No, Transfers Aren’t Making The Sky Fall
I’m sure you know the story of “Chicken Little,” where Henny Penny runs around town warning everyone that, “The sky is falling.” In reality it was just an acorn that dropped from a tree and hit him on the head.
That seems an apt parable for the college athletic world when it comes to the transfer portal.
Coaches, administrators and fans alike all are screaming.
“The sky is falling!!! The sky is falling!!!
Transfers and the portal through which many come have certainly gotten a lot of attention in recent months. The portal is still relatively new, as it was just became operational last October, and new often creates fear.
But is the sky really falling?
I don’t have the time or energy to dive into a nationwide study of the subject, but I can definitely do a microcosm of the transfer phenomena in terms of how it is affecting West Virginia University football.
Those former Mountaineers who entered the transfer portal since the end of last season have certainly created a great deal of news in these parts, especially when three WVU safeties – Kenny Robinson, Derrek Pitts and E.J. Brown – hit the portal within the space of a couple days in early June. Those three on top of the previous five scholarship underclassmen who since last season declared their intentions to leave West Virginia – center Matt Jones, wide receiver Marcus Simms, defensive lineman Tyrese Allen, wide receiver Dillon Spalding and corner Jordan Adams – brought near panic from some.
But is there reason for panic?
History is usually a good indicator of what is a new problem and what is a common occurrence.
And history tells us this year’s departure volume from West Virginia’s football program is far from being extraordinarily high right now. In fact, it’s basically right in the middle of the exodus rate in comparison to others in the past six years.
Not counting those underclassmen who left early for the NFL Draft (David Long, Daryl Worley, Wendell Smallwood and Shelton Gibson) or walk-ons, WVU still shows a slightly higher average annual attrition rate in the recent past in comparison to this year. This takes into account those non-senior scholarship football players who departed the program before using up their eligibility, going back to 2013.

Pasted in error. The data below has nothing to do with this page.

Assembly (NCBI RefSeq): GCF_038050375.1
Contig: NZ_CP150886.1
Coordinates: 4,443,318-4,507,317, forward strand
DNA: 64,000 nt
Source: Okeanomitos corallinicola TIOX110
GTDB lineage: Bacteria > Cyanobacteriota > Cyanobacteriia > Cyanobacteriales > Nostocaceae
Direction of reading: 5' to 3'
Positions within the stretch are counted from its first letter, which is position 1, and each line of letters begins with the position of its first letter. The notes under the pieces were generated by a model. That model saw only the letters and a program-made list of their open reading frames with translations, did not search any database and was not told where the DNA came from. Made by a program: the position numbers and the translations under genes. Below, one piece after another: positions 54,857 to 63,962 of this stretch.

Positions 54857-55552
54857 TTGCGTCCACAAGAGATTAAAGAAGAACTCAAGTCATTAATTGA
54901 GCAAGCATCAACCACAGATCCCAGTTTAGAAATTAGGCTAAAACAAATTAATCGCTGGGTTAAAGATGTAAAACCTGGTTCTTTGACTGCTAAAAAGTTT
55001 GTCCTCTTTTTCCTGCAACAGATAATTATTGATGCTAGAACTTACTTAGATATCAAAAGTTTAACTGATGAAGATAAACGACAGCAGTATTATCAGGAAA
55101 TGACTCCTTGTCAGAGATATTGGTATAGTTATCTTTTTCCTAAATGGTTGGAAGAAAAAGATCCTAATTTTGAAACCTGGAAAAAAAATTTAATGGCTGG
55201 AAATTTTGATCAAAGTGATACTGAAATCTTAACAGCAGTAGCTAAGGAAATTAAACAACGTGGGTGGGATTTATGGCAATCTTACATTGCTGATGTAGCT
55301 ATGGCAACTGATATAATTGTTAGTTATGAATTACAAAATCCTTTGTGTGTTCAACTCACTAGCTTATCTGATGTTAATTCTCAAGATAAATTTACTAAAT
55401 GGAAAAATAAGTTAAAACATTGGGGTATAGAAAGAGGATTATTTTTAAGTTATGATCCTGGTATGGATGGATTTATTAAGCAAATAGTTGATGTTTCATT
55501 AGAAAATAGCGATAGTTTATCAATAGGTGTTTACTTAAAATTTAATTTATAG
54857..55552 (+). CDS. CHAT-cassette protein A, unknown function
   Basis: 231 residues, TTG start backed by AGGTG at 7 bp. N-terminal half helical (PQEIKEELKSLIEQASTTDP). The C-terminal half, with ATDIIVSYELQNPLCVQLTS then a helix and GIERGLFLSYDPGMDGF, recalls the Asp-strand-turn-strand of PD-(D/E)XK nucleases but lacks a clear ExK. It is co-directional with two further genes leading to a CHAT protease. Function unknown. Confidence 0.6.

After the 2018 season, WVU has seen nine scholarship underclassmen leave, as on top of the eight transferring, junior linebacker Brendan Ferns also retired from football because of injury.
Certainly the reasons for each departure varies, as discipline, academics and health factor in, but for most, it’s a transfer for a chance at more playing time elsewhere.
So the post-2018 departure number is nine.
That number was 15 following the 2017 season – Jacquez Adams, Chris Chugunov, Fontez Davis, Jaleel Fields, Jalen Harvey, David Isreal, Lamonte McDougle, Ray Raulerson, Reggie Roberson, Ricky Rogers, Alec Shriner, Adam Shuler, Collin Smith, Kevin Williams and Jonn Young.
After the 2016 season, there were nine – Dontae Angus, Rob Dowdy, Jovon Durante, Michael Ferns, Marcell Lazard, Cody Saunders, Jah’Shaun Seider and Steven Smothers, plus Josh Lambert, who left the team in mid-season.
After the 2015 season, there were seven – Amanii Brown, Daejuan Funderburk, Larry Jefferson, Jacky Marcellus, Donte Thomas-Williams, Russell Haughton-James and Garrett Hope
After the 2014 season, there were nine – Andrew Buie, Vernon Davis, Dustin Garrison, Malik Greaves, Paul Millard, Jaylon Myers, Brandon Napoleon, Tyree Owens and Lamar Parker
And after the 2013 season, there were 12 – Imarjaye Albury, Travis Bell, Dante Campbell, Ronald Carswell, Ford Childress, Trevor Demko, Korey Harris, D’Vante Henry, Will Johnson (from Minnesota), Isaac McDonald, Tyler Tezeno and Avery Williams
I could go back further, but you get the point. Transfers are not a new phenomena, far from it.
The transfer portal definitely draws public and media attention to all those who enter, but history tells us that transfers are not new. The transfer portal doesn’t create the departures; it just highlights them. That’s certainly the case at West Virginia, which averaged 10.4 departures per year from 2013-17 and has seen nine departures this year.
And while the Mountaineers are losing some, they are also adding as well. This year Neal Brown’s program is bringing in seven new transfers, so while WVU is taking a hit – admittedly the losses of starters like Marcus Simms and Kenny Robinson hurt the most – you gain some and you lose some.
The biggest lesson to be learned is that the sky is not falling. Transfers, like acorns, continue to drop at the same rate now as they used to.